You are right about my approach to computers – I am a parasite! I’m afraid the alternative, for me, would be to give up altogether (apart from WP). That said, I would miss Picasa.

Re grunting fish:
Surely a decent sized bass would be at least a tenner?

I don’t like the Robin Williams suggestion at all. He’s an American and, in his ‘Good Morning Vietnam’ mode, more frenetically like my predecessor, the dreaded Grandad Jackson (see emailed group photo).
I should point out that I don't actually dislike Grandad J. But he is hard to bear.

I think it may be Newcastle Central Station that you are thinking of (with the splendid curved roof). Whether it curves from left to right or right to left depends upon which way you are facing. If one accepts the ‘rule’, presumably a right to left curve would better please the Arabs or Chinese?

Nice haiku.

I am happy with Pete Postlethwaite and possibly Jim Broadbent although I think he’s a Cockney like Michael Caine. Much as I admire Bill Nighy, I don’t think he would be quite right.

Am I right in thinking of Tenence Cuneo as first, and possibly foremost, a war artist, esp renowned for his pictures of aeroplanes?

Casting couch:
Sandra suggested that Jon Pertwee (as Worzel Gummidge not Dr Who) could be another possible (extinct actor) to play the Bungus part.
Re the party aftermath:
When I went out on Sunday on my usual Tesco and Netto bargain pilgrimage, she threatened that if I bought any more food she would have me committed.

Reg said...

I think Cuneo was better known for his railway paintings than aviation. I don't think he did any actual aircraft pictures. The first aviation artist I recall was Frank Wootton who wrote a number of 'how to draw books'. My childhood copy of his How to draw aircraft, disappeared some where and I've never found one in any second hand book shops.
Terence Tenison Cuneo CVO, OBE, RGI, FGRA (November 1, 1907 – January 3, 1996) was an English painter famous for his scenes of railways, horses and military action. He was also the official artist for the coronation of Queen Elizabeth II in 1953.

Life and work
Cuneo was born in London, the son of Cyrus and Nell Cuneo, artists who met while studying with Whistler in Paris. Terence Cuneo studied at the Chelsea Polytechnic and the Slade School of Art, before working as an illustrator for magazines, books and periodicals. In 1936 he started working in oils, continuing with his illustration work. During World War II he served as a sapper but also worked for the War Artists Advisory Committee, providing illustrations of aircraft factories and wartime events.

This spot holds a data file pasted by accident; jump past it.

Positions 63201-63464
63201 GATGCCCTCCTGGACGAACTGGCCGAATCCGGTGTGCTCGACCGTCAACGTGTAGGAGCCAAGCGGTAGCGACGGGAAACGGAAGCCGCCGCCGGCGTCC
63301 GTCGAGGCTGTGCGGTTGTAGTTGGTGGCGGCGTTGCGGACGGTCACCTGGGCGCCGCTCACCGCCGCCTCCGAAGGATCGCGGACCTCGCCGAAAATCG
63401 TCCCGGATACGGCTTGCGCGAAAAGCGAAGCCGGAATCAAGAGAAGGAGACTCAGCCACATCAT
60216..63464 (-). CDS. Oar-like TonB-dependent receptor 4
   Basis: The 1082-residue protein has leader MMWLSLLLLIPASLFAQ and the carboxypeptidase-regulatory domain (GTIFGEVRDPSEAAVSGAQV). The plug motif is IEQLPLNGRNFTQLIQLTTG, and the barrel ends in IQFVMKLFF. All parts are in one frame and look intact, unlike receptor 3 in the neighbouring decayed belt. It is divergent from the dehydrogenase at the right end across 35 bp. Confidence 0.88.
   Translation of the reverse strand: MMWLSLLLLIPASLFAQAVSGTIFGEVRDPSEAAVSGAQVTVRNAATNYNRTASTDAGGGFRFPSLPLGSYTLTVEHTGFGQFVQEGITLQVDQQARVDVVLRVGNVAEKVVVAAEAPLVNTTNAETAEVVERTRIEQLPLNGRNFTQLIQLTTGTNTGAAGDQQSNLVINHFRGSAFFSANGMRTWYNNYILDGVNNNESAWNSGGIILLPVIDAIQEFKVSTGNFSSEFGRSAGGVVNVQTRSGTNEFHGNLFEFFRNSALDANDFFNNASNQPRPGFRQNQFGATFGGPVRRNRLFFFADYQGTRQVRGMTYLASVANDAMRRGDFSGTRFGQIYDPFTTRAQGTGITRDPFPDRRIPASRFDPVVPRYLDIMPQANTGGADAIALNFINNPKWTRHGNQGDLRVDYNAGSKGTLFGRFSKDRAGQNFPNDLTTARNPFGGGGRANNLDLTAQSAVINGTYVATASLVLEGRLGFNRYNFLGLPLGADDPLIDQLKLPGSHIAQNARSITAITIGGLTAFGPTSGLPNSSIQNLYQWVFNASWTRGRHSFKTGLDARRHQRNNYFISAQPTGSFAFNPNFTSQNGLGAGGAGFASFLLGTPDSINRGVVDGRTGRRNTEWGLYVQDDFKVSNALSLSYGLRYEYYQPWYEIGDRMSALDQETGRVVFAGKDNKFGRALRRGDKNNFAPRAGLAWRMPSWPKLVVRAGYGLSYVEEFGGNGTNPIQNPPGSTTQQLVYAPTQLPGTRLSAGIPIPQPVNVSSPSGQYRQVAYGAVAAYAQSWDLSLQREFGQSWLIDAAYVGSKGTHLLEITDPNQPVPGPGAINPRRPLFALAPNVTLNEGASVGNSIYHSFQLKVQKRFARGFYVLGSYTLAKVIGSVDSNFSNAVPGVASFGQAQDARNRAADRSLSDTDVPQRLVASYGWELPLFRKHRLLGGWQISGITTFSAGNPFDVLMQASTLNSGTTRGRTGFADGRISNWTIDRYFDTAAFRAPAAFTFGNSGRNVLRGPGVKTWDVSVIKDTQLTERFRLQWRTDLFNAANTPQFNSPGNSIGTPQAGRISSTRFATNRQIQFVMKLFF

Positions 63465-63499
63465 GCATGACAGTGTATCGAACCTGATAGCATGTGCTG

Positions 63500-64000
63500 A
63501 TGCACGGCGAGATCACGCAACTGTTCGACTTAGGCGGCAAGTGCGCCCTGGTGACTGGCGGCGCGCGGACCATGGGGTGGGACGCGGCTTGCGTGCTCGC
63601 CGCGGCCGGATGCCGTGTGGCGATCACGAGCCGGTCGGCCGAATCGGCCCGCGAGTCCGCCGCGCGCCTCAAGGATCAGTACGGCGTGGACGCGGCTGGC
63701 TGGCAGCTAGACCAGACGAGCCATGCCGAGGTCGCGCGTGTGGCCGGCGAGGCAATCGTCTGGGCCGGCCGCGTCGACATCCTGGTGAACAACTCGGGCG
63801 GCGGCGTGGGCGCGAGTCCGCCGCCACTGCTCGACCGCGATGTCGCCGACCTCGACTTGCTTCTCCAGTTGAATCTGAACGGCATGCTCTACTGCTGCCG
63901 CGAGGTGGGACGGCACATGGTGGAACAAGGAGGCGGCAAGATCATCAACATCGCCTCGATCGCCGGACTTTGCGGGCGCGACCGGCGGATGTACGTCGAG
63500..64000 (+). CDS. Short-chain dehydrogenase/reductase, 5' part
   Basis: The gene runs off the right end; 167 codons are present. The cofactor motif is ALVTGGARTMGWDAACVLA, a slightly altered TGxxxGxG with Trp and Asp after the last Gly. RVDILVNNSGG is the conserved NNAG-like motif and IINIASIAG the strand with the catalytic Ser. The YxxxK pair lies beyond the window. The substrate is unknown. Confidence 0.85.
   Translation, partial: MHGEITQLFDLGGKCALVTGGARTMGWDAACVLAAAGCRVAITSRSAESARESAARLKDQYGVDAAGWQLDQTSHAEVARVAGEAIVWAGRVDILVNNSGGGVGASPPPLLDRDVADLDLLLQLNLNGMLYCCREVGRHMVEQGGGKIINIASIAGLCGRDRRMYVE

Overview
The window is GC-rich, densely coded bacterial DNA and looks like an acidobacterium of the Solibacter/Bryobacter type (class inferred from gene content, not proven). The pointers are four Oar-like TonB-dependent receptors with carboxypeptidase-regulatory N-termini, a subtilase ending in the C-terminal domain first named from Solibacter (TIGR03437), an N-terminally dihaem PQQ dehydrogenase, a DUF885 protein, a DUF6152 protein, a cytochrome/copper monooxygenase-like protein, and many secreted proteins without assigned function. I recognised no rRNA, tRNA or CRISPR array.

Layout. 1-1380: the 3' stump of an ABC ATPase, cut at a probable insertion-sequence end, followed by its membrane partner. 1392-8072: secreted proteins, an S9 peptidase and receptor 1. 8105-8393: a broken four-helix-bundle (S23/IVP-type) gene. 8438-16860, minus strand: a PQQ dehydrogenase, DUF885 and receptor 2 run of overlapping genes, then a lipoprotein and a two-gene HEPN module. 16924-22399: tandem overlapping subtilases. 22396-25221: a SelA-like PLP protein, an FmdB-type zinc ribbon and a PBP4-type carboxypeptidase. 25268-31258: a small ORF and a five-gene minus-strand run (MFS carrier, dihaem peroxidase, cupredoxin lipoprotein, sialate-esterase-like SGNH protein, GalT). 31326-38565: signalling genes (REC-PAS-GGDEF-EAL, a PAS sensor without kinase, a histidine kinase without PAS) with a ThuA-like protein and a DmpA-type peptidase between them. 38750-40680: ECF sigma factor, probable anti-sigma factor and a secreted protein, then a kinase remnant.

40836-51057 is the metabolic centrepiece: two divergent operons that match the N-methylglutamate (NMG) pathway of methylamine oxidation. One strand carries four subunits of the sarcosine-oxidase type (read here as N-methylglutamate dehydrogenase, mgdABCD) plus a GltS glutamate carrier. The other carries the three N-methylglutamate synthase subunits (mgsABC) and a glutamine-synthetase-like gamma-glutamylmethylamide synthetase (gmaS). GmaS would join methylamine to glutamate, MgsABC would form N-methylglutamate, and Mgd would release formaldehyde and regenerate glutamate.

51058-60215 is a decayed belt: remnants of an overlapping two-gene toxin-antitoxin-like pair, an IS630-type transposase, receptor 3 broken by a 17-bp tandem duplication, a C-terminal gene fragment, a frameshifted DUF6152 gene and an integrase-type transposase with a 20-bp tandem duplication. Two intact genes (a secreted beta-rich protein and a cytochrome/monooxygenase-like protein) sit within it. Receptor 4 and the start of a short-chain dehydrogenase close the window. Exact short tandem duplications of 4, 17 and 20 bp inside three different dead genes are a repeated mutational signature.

After the war, Cuneo was commissioned to produce a series of works illustrating railways, bridges and locomotives. A significant point in his career was his appointment as official artist for the Coronation of Elizabeth II, which brought his name before the public world-wide. He received more commissions from industry, which included depicting manufacturing, mineral extraction and road building, including the M1. He was most famous for his passion for engineering subjects, particularly locomotives and the railway as a whole. But in fact Cuneo painted over a wide range, from big game in Africa to landscapes. Further success was achieved in his regimental commissions, battle scenes and incidents as well as portraits (including H.M. the Queen, and Field Marshal Montgomery).
Above from wika----

Reg said...

ps York Station does have a curved roof curve is to the left if travelling north.
Don't know about Newcastle but there are some fantastic bridges there wish I'd been a bridge designer Conveyor Ganties across apit yard arn't the same really

Jill said...

I like the window picture, but to me it looks more like a painting than a photograph?

So glad you made it on the trip, hope you were not too cream-crackered on your return. No problem with the steps up into the coach? - they are sometimes so steep I need a shove-up.

Am rather busy this week - old friend is moving - so forgive me if I am absent or brief.......